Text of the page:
Over 30 million Americans suffer from diabetes, and about one-quarter remain undiagnosed. The load on the healthcare system is substantial because diabetes often stems from or contributes to other diseases. Without treatment, the impact on your health may also be substantial. Dr. Hal Wilson of Maxwell Medical Group in Scottsdale, Arizona, is your compassionate partner in diabetes management, to limit its impact and maintain your quality of life. Contact the office today, by phone or online, to start your personalized treatment plan.
The main issue with a diabetic condition is the inability of the body to use glucose in the blood to provide cells with energy. This is due to the role of insulin as the hormone that controls the “doorways” that allow glucose into cells. Those who suffer from type 1 diabetes don’t manufacture insulin in their bodies, while type 2 patients build up resistance to the effects of insulin.
Each condition results in high levels of glucose in the blood. This is where perhaps the real danger of diabetes originates. Chronically high blood sugar levels potentially lead to many comorbidities, diseases or conditions that are present at the same time. Diabetes may affect several systems in your body at once, creating dangerous and difficult to manage conditions.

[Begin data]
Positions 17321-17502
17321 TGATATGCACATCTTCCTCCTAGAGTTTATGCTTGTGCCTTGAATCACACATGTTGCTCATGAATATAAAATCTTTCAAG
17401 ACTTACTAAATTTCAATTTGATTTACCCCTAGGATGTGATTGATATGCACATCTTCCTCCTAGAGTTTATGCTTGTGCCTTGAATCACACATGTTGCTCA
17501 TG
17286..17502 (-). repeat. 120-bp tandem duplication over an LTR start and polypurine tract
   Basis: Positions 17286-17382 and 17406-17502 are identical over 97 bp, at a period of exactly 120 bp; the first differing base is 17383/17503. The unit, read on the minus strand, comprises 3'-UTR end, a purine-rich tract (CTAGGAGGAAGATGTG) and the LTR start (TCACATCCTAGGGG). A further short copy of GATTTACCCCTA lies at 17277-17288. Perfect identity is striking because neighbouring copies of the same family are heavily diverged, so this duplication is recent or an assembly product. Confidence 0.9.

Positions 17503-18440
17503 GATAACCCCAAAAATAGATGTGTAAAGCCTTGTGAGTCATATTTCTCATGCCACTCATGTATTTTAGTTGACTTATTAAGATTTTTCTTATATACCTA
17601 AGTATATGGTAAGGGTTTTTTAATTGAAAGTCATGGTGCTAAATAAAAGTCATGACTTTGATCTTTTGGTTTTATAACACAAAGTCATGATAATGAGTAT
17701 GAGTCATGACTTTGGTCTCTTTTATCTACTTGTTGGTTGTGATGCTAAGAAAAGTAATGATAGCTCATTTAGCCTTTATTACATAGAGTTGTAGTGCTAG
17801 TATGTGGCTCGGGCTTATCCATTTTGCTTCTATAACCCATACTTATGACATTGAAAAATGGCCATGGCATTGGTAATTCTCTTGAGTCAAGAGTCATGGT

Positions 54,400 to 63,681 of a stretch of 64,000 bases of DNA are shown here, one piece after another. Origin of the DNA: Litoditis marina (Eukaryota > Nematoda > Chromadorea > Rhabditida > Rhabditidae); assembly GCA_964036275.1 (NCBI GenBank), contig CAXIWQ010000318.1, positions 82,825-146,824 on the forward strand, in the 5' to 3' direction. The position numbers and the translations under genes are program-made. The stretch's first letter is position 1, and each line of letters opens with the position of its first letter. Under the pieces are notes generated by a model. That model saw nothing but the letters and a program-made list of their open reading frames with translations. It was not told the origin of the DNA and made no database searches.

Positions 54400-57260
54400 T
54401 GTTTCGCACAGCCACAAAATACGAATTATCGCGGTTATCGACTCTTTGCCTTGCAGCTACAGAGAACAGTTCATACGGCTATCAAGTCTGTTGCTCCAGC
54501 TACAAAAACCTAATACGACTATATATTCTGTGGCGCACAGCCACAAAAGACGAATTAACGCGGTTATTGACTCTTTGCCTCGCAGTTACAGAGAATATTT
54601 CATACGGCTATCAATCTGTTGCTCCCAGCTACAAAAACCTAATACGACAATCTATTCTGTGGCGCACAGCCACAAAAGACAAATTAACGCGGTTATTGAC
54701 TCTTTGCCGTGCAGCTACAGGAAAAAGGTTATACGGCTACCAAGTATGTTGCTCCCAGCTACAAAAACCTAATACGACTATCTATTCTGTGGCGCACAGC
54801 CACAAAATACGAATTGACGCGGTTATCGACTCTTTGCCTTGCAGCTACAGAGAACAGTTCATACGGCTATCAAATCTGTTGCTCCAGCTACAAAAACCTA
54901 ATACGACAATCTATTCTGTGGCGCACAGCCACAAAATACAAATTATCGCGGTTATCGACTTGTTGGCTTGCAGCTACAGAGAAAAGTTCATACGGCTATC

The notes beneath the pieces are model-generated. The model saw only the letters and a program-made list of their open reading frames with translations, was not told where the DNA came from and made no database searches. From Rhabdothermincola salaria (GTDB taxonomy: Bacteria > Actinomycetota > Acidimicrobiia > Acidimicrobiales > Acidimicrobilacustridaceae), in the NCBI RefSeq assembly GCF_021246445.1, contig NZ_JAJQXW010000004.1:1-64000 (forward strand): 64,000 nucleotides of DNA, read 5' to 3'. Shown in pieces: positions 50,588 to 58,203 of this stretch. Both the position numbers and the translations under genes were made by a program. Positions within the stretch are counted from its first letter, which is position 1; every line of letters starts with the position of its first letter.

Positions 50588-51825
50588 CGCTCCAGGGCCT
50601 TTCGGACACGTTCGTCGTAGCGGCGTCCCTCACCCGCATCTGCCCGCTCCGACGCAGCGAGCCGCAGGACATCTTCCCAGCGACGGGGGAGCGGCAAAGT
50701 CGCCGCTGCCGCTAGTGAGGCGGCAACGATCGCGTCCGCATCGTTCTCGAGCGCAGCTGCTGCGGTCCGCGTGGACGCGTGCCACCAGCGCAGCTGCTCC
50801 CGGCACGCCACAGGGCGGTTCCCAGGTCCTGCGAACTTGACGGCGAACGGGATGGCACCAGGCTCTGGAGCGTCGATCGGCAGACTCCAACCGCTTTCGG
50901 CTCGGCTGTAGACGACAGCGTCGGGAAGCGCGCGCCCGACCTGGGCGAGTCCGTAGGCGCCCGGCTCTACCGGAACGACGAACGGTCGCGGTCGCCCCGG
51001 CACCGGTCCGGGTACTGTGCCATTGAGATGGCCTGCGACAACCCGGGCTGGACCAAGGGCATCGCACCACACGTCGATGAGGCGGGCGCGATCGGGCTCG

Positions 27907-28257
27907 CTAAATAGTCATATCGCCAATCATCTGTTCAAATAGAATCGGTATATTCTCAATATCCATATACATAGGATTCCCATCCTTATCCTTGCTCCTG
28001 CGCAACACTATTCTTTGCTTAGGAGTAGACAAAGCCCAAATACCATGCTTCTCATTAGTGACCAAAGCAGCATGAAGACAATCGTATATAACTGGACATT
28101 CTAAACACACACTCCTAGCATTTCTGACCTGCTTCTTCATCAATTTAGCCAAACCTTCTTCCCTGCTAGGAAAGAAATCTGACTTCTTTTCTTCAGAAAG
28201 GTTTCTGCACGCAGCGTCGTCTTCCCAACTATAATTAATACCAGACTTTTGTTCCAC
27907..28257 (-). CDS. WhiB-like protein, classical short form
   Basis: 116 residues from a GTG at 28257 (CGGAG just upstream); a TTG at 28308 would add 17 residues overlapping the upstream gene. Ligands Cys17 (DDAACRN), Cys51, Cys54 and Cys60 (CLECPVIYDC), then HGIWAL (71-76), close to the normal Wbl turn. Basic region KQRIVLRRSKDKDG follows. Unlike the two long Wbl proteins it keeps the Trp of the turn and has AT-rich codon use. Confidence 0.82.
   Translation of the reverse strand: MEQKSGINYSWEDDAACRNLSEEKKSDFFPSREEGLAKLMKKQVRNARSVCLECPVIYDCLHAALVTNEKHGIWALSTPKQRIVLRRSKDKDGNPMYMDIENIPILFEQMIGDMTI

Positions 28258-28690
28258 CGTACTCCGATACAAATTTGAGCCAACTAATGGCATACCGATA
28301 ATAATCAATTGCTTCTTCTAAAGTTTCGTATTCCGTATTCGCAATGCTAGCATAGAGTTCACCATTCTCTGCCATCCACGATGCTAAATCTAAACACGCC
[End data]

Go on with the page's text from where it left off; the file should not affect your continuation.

When diabetes is left untreated, it can affect many parts of your body, as well as creating serious conditions that can lead to deadly complications. Among the most dangerous complications are an increased risk of heart disease, high blood pressure, stroke, nerve damage, and kidney damage. However, that’s not the limit of diabetes’ effects.
Your eyes may experience disturbances and deterioration. Damage to blood vessels can cause conditions leading to blindness, and your risk of glaucoma and cataracts rises. Blood vessel damage is a problem throughout your body, and if you’re also a smoker, your risk of issues is even higher.
Between circulation problems and nerve damage, your feet may pay a high price, with an increased risk of infections and ulcers that can lead to amputation in extreme cases.
The best course of treatment depends on the type of diabetes you have. Type 1 sufferers require insulin shots or an insulin pump since their bodies make little or no natural insulin. If you have type 2 diabetes, there are oral medications you can take that change the way your body uses insulin, but supplementary insulin treatments may also be needed in some cases.
Lifestyle changes may produce dramatic improvements, and you may be treated for symptoms of related conditions. New technologies, such as low-level light therapy, are showing promise improving symptoms of the circulatory, optic, and nervous systems.